National Science and Technology Council: First Meeting
The newly constituted National Science and Technology Council met for the first time in Sydney on 25 February 2019. The Prime Minister and the Minister for Industry, Science and Technology, the Hon Karen Andrews MP, welcomed the Council’s new members, and reaffirmed the essential place of science in supporting the national agenda. They called on the scientific community to engage with the Council to provide Government with the advice needed to improve the lives of Australians and create a stronger economy.
The Council discussed the significance of Artificial Intelligence (AI) and members agreed that Australia has an opportunity to play a leading role in shaping the ethics and regulation of AI internationally. It was agreed that Professor Genevieve Bell, with support from other Expert Members, would work with CSIRO Data61 on the extensive activities it has been undertaking on AI following the Government’s 2018-19 Budget. The Council agreed to discuss AI further at its next meeting.
The importance of STEM skills to Australia’s future was noted by the Council and members discussed concerns about students’ falling interest in these subjects. The Council agreed Professor Debra Henly, with support from other Expert Members, would undertake further work to identify the critical points to intervene to keep students, practitioners and the general public engaged with STEM.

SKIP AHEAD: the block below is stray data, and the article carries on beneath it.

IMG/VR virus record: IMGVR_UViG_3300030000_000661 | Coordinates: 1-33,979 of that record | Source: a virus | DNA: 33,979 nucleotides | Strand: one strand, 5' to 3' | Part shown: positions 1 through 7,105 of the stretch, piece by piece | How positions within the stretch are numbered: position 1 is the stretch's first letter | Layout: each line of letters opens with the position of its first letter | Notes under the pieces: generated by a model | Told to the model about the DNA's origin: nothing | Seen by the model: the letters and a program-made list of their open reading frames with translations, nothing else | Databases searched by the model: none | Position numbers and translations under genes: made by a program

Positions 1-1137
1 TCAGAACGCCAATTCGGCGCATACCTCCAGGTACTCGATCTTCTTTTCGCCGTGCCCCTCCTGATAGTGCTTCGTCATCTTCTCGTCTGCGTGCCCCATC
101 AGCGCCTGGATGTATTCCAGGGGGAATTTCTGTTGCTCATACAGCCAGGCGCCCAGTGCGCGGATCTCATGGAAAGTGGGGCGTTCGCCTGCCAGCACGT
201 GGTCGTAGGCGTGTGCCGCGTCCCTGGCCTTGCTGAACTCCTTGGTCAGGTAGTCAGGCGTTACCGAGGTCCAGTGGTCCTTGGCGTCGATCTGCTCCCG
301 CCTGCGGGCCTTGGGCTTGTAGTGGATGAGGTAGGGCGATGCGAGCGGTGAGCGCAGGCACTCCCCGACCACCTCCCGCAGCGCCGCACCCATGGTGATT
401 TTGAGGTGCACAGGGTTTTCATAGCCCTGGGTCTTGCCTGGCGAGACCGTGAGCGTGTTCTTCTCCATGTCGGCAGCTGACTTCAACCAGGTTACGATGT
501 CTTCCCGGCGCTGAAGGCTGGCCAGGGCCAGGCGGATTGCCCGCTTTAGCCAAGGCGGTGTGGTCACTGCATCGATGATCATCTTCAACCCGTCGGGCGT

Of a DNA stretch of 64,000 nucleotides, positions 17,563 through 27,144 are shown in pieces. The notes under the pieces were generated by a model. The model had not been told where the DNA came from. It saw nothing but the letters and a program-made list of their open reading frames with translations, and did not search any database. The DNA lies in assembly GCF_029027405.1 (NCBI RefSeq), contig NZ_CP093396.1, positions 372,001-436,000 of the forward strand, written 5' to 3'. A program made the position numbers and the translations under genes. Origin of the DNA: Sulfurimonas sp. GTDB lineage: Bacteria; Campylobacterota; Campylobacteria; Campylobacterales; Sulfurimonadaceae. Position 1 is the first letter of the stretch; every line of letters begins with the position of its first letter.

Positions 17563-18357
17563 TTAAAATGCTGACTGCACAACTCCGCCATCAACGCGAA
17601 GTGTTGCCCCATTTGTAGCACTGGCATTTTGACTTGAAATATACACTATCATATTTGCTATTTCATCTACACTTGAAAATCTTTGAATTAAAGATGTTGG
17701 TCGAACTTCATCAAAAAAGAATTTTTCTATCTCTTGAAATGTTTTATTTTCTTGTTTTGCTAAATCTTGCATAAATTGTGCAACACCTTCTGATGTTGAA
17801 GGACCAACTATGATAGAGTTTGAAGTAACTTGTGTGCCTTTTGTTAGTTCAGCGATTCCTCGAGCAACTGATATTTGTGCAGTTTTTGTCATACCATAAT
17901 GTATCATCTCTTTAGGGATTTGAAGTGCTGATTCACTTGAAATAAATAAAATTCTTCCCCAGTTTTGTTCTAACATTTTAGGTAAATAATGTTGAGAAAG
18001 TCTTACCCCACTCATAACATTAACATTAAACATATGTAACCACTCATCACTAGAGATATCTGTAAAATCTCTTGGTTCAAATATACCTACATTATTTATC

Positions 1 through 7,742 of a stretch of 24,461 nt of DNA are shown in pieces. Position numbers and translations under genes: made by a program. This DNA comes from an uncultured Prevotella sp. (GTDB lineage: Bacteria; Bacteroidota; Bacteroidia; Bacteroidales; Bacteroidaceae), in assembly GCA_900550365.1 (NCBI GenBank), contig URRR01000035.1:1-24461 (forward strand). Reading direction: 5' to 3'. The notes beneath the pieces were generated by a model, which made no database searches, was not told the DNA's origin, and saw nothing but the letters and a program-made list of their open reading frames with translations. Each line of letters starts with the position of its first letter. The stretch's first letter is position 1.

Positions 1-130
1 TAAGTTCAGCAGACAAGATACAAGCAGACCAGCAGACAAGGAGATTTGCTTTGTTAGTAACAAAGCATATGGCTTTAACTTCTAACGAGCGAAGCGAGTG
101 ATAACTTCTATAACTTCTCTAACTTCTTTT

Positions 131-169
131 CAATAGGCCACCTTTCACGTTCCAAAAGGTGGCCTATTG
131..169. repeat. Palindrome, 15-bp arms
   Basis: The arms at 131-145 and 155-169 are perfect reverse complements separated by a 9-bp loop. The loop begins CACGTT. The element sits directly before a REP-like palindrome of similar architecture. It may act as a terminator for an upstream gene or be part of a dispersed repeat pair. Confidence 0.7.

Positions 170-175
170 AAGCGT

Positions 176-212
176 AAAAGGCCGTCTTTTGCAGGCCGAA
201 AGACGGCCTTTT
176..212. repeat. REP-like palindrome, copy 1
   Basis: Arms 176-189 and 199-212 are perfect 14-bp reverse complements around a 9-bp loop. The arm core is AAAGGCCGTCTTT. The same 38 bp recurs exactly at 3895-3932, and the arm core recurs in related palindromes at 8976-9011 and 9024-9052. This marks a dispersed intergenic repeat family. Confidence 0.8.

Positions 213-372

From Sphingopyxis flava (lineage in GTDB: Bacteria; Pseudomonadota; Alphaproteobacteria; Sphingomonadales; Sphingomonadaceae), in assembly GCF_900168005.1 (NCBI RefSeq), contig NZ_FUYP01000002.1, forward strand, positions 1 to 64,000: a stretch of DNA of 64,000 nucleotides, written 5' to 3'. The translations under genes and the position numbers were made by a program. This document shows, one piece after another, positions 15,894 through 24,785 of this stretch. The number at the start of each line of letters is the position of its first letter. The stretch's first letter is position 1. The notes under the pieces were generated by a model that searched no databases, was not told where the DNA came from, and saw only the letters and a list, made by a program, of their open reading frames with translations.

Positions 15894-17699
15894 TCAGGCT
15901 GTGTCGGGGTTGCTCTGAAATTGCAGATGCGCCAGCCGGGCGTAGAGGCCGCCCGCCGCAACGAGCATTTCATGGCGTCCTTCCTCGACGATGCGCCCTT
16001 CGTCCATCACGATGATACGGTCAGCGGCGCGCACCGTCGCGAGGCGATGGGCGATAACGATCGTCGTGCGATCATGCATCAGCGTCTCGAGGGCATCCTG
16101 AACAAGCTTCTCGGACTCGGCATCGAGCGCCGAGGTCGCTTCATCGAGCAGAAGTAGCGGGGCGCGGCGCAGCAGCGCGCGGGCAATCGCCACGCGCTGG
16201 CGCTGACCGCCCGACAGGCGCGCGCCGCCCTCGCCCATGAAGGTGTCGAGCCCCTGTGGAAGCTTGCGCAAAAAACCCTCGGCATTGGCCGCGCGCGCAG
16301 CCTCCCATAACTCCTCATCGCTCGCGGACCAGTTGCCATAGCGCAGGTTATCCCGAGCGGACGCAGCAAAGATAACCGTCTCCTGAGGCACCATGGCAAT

The Council noted the outcomes from the Government’s investment in research infrastructure, the opportunities for the future and how these world-class facilities are delivering real world impact.
A forward work program was agreed. The Council indicated interest in pursuing AI and next generation agriculture technologies as research challenges and agreed that further advice, including draft proposals, would be sought prior to final decision. Potential topics for new reports in the Horizon Scanning series were discussed, covering data as a national asset, use of technology in aged care and the conservation and environmental management of oceans. Horizon Scanning reports on AI, next generation agriculture technologies and the internet of things are already underway and will be delivered in the next twelve months. The Council noted that while there are a number of science and research system issues that can be examined, research quality would be earmarked for discussion at the next meeting.
The Council noted that National Science and Research Priorities were established in 2015 and it was timely to examine the policy rationale for the current Priorities and their role in supporting the science research system. The Council agreed to contribute to the work underway by the Department of Industry, Innovation and Science to review the policy basis for the Priorities.
The Council agreed to a forward schedule of meetings in June, August and November 2019, and Members will be actively engaging with the community to ensure these meetings considered the most pressing issues for science and technology in Australia.